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Firefighters train to respond to HazMat situations

BUFORD - Ashley Hilsman and Zach Schaller, dressed in Level A HazMat suits, were confronted by a vapor cloud as they entered the room.

The two Gwinnett County Department of Fire and Emergency Services employees got to work finding and stopping the leaks in the chlorine tank.

Luckily, poisonous chlorine gas posed no threat to the community Monday. Hilsman, Schaller and other HazMat technicians were receiving specialized training at Fire Station No. 24 in Buford, near the Mall of Georgia. The vapor cloud was created by a fog machine, and pressurized air was used to simulate the leaking chlorine gas.

"Stuff like this could happen at any time, and you want to be ready," said Hilsman, a member of the backup HazMat team. "Prepare for the worst, and hope for the best."

Safety Systems Emergency Counter-Measure Services, a Florida-based company, is providing nine days of training - three days for each of the department's three 24-hour shifts, said Ron Gore, the company's president.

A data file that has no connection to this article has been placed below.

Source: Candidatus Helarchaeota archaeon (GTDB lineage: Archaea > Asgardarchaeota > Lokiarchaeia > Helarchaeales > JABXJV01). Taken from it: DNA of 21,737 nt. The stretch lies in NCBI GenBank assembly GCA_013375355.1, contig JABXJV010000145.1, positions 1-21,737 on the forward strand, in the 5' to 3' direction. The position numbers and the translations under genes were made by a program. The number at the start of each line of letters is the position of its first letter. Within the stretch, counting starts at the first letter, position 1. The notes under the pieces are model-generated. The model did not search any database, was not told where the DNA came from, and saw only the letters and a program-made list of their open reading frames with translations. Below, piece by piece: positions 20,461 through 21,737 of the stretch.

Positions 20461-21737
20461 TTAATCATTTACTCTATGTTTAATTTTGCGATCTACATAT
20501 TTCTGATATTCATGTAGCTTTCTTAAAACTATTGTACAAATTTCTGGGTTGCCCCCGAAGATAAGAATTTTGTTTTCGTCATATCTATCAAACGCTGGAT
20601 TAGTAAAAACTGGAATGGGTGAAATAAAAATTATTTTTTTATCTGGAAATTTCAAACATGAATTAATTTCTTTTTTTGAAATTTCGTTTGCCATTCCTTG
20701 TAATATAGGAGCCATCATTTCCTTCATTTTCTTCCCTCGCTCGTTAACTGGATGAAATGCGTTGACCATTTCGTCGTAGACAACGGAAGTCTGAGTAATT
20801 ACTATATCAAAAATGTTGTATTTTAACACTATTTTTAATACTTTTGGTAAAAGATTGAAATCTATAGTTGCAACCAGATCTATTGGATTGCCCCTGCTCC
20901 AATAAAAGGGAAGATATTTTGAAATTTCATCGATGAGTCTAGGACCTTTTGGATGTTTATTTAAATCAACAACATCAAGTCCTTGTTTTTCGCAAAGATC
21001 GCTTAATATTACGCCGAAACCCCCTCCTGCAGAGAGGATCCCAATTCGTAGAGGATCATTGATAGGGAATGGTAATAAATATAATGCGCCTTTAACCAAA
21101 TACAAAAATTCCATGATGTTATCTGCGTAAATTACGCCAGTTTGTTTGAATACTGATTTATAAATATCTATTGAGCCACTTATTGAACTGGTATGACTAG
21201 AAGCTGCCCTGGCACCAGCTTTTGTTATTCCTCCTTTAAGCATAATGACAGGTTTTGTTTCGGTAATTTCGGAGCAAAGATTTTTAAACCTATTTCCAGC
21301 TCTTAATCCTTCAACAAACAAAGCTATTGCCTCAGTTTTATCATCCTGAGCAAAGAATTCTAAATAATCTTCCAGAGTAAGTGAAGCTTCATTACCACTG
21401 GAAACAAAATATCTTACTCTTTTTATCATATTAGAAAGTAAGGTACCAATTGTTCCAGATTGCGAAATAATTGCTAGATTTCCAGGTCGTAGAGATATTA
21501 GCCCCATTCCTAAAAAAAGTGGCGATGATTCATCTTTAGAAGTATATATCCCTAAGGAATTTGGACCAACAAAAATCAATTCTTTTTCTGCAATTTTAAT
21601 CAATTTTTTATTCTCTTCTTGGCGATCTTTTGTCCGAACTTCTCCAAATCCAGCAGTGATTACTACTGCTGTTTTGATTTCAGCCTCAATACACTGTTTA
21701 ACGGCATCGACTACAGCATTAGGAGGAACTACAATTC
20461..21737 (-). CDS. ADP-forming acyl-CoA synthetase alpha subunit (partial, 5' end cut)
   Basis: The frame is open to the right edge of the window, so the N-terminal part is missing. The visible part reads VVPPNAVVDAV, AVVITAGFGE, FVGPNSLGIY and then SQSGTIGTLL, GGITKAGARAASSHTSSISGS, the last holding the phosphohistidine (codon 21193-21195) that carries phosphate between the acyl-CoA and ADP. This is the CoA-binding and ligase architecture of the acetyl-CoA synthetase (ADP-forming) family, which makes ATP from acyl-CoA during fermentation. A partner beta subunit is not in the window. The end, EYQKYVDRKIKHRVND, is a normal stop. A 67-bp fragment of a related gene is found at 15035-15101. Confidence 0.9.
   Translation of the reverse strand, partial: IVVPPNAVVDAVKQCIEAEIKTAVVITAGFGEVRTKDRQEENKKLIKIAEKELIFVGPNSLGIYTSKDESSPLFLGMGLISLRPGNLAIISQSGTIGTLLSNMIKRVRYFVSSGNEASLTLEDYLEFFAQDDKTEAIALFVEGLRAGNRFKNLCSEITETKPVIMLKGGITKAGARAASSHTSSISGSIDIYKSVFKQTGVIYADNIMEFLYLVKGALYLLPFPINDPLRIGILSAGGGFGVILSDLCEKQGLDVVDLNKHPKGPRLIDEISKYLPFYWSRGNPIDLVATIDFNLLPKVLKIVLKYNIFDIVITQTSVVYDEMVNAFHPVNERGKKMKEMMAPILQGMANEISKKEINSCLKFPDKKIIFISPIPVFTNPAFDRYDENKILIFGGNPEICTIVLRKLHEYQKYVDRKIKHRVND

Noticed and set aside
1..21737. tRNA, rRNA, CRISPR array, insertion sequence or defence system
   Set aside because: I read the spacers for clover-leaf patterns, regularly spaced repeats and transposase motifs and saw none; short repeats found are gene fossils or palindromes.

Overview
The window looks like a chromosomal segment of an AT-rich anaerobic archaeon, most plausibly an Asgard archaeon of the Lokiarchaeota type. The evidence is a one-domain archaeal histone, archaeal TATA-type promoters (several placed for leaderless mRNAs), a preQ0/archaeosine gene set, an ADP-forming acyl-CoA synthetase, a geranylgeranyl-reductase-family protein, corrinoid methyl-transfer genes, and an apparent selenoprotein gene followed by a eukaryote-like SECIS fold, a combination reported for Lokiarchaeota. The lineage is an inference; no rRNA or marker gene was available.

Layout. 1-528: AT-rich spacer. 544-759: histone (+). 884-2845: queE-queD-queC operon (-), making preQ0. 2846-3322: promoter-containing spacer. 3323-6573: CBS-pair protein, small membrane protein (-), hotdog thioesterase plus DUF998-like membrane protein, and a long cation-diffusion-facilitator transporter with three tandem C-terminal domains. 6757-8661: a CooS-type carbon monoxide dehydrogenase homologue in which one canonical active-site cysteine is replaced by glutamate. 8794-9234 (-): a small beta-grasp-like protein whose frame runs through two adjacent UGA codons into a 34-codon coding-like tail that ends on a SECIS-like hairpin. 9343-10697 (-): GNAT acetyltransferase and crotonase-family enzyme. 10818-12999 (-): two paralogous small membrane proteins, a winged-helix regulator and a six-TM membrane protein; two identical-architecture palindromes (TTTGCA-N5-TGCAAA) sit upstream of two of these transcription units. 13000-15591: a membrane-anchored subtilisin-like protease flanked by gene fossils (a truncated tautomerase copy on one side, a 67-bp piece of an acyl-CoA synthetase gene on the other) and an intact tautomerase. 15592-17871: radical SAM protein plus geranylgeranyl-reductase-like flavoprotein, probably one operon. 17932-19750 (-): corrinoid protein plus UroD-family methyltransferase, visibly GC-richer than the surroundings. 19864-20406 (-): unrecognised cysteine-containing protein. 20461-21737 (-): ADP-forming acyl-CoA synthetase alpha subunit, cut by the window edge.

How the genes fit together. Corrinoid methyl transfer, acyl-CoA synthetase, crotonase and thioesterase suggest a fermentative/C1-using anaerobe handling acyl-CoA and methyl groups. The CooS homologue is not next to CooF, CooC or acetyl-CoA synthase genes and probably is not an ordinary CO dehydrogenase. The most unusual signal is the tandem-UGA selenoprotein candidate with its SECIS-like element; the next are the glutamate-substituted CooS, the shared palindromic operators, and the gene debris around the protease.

Another exercise focused on teaching the firefighters how to displace propane in a tank to turn a propane leak into a water leak. That way, the team could stop the leak safely, Gore said. The firefighters also learned how to replace a valve while a propane pipe is leaking, a procedure that could cause chemical burns if done incorrectly.

Gwinnett Fire Capt. Greg Mitchell said the training was providing members of the HazMat teams with hands-on lessons in how to handle hazardous situations appropriately.

"If we don't handle the situation properly, it can cost the county and the taxpayers thousands of dollars," Mitchell said. "This class will more than pay for itself."

Safety Systems also allowed the firefighters to use training tools, or props, they don't have at the station.

Capt. Thomas Rutledge, the Fire Department's spokesman, said firefighters frequently respond to leaks in natural gas lines, but emergencies involving tanks or tractor-trailers carrying chemicals are rare.

"It's not something you see every day, but because of the potential ... we'd rather train and be ready than be confronted on scene," Rutledge said. "Because of the interstate system and chemicals in transit and storage tanks, firefighters need to learn how to control these types of vessels as well."